Every great story needs great characters. Heroes, villains’ and sometimes (d)jokers too. Roger Federer’s story is one of the greatest in sports history; and his on-court rivalries with the likes of Hewitt, Safin, Roddick and Nalbandian early on, coupled with his continued ones with Nadal, Djokovic and Murray now, span one of the greatest periods in men’s tennis history.
I come from a family of tennis aficionados. My mum regaled me and my sister with tales of how she had debates with her siblings over Borg and McEnroe. Thus, my interest in tennis was nurtured since my childhood. Although, I don’t think I was genuinely excited about following the sport keenly, till Federer came along. The sheer elegance of his game would have been a good enough reason. But then we are talking about Federer here. He does not just surprise you. He leaves you awestruck. I distinctly remember the discussions in our school bus after he won Wimbledon in 2003. Up until then, people knew about tennis vis-à-vis Sampras and Agassi. Most people just watched Wimbledon, not even the other Grand Slams. It is to Federer’s credit that through his racquet that he almost wields like a magic wand, he has not only managed to create tremendous popularity for the sport of tennis but also made people more interested in the entire ATP calendar.
There are numerous articles that speak about Federer’s greatness, his records, the statistics, his strengths, his weaknesses and the whole nine yards. But you cannot measure the impact a sportsman leaves by being merely quantitative in your analysis. In my humble opinion, what makes Federer so great is that almost every time he walks on to the court, he is creating history. He is either breaking a record or better still, making one. This is testimony to his longevity and consistency. It is rare to see someone perform at a high level throughout a season. Novak did it in 2011, Rafa the year before that. Federer has been doing it for the past decade, barring a couple of off seasons, by his own high standards. He is 31 years old, and yet his passion for the game and his hunger to compete at the highest level, shows his commitment to the sport and to his fans. Tennis as a sport has become increasingly physical with almost most title matches going the distance and pushing the boundaries of human stamina. In spite of that, Federer, who is not the youngest on the tour, and has recently become a father, has played more tournaments this year and has been always in the running at the big events. Federer has never been lackadaisical (even for a charity match) and it is this commitment and level of professionalism that has endeared him to crowds all around the globe.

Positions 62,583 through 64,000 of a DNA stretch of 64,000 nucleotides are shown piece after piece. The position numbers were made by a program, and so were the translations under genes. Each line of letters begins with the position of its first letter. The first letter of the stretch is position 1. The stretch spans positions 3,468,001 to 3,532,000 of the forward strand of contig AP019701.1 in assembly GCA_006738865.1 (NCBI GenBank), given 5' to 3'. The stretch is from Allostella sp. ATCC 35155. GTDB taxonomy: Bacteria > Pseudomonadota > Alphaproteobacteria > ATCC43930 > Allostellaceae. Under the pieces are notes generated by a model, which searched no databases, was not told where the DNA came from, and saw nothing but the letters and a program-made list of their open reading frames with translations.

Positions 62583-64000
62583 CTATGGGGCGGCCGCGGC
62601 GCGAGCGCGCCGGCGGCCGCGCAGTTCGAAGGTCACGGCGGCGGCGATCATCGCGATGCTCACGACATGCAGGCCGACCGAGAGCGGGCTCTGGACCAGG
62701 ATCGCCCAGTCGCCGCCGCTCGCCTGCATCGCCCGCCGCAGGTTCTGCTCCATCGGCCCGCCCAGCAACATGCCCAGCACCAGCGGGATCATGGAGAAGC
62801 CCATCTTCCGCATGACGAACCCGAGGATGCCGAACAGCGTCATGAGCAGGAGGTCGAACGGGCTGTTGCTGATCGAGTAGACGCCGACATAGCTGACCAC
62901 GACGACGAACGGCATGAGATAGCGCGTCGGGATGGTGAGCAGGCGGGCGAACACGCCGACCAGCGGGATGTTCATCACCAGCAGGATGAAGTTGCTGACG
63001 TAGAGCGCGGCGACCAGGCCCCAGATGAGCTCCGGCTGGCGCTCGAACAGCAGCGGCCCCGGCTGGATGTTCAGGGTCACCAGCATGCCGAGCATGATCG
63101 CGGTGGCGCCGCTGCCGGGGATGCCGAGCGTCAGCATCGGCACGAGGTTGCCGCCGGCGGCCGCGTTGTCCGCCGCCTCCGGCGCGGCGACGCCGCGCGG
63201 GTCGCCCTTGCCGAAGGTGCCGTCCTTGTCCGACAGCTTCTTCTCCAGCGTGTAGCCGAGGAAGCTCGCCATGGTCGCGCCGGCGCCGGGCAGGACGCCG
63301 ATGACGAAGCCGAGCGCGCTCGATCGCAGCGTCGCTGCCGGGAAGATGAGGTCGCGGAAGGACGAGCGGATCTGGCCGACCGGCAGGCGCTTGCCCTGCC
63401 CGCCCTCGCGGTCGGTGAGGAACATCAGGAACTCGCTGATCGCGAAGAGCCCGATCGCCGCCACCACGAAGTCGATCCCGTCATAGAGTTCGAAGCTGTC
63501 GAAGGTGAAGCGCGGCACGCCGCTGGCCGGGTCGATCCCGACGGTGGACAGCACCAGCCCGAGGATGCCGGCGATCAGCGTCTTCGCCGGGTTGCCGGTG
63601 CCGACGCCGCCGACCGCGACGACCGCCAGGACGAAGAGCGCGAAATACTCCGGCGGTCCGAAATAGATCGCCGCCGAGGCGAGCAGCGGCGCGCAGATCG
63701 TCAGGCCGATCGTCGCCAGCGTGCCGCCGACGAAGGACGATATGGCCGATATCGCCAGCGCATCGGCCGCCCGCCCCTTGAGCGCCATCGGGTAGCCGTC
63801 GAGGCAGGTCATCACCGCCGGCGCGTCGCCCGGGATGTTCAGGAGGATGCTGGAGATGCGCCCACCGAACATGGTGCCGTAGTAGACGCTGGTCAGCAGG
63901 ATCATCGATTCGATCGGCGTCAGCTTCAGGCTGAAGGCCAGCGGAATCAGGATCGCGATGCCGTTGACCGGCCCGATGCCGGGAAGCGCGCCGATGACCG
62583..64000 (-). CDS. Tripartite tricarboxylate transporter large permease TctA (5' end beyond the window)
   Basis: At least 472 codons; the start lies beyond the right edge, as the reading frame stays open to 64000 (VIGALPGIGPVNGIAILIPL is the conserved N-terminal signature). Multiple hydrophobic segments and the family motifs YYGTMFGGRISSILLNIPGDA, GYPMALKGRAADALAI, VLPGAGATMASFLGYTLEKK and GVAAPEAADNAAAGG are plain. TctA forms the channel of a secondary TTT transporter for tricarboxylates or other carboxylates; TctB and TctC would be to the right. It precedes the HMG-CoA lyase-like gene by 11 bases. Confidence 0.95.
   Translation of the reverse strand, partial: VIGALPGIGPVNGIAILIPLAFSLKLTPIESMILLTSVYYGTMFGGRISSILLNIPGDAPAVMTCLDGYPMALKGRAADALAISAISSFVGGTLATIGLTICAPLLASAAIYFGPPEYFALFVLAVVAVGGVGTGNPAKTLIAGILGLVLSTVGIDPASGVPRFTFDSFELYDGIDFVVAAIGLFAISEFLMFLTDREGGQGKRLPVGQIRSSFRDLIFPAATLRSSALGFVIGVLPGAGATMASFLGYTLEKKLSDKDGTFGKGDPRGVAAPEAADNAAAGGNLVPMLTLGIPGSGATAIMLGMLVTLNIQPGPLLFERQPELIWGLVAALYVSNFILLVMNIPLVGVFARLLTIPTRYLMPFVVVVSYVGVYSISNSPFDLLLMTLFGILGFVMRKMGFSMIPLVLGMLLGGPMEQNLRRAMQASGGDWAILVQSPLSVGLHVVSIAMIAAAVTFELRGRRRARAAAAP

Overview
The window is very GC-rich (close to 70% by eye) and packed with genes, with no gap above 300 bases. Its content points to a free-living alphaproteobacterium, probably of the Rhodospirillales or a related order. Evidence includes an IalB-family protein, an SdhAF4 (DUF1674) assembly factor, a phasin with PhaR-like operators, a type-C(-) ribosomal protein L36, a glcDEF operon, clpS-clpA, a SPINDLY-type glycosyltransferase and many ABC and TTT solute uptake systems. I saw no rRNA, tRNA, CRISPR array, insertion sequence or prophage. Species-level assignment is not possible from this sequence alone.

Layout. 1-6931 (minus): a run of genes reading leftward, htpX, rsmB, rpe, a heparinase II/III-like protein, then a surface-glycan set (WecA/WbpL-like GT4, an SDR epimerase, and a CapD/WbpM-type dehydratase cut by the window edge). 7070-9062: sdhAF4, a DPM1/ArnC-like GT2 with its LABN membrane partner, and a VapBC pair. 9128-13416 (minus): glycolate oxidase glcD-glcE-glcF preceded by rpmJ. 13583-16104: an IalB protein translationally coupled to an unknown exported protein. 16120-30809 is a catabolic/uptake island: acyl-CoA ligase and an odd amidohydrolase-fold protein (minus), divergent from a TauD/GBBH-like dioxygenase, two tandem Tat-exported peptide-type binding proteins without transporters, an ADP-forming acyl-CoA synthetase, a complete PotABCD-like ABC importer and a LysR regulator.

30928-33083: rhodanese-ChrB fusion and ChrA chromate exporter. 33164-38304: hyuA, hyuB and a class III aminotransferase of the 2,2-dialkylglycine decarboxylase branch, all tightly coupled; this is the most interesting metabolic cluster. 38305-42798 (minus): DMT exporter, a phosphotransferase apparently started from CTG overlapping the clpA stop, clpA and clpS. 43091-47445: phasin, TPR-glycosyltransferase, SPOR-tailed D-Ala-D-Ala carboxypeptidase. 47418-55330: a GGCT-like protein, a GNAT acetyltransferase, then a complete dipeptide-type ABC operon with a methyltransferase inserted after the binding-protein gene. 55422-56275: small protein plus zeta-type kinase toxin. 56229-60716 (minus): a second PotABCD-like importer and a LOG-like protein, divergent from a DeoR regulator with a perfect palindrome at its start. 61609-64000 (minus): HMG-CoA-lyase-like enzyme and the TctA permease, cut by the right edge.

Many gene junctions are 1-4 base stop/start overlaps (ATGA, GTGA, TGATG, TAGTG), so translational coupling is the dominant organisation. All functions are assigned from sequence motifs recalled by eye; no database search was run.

If money or fame was the motivation, Federer could have retired or taken it easy a while back. Contrary to that, the increased competition and the physical and/or mental limitations of his own, have spurred him on to work harder and smarter. This is where I see a similarity between him and Sachin Tendulkar. Both are legends in their own right, universally loved and respected. Both understand the pressure of expectations and have dealt with it better than anyone else. Both play because they love and respect the sport. Both play because they are true sportsmen, who compete fiercely on the court, but once the contest is over, realize that it is over. They are statesmen of sorts, icons, larger than life. Roger Federer has been a voice of reason for several years now when it comes to various aspects of the men’s tour. He is the darling of the media, not just because he can speak multiple languages, but also because of his conduct. He is refined, dignified and humorous. He is also human, and does not shy away from giving way to emotions when it matters to him the most. His emotional breakdown after a loss to Rafael Nadal at the Australian Open, 2009 was more so because of the context of the entire match. Federer was once again, going for history. The fact that the great Rod Laver was there to present the trophy raised the stakes further. His reaction, to me, shows how much tennis, the legends of the game and the legacy of it all means to Roger. Tennis is considered a gentleman’s sport and there could be no better ambassador of that philosophy than Roger Federer.
From the green grass of Wimbledon to the hard courts of Flushing meadows, the clays of Rolland Garros to the courts at Melbourne Park, Federer has entertained and enthralled us all. We are a privileged lot. We are all a part, albeit insignificant, but still a part of the great story of Roger Federer.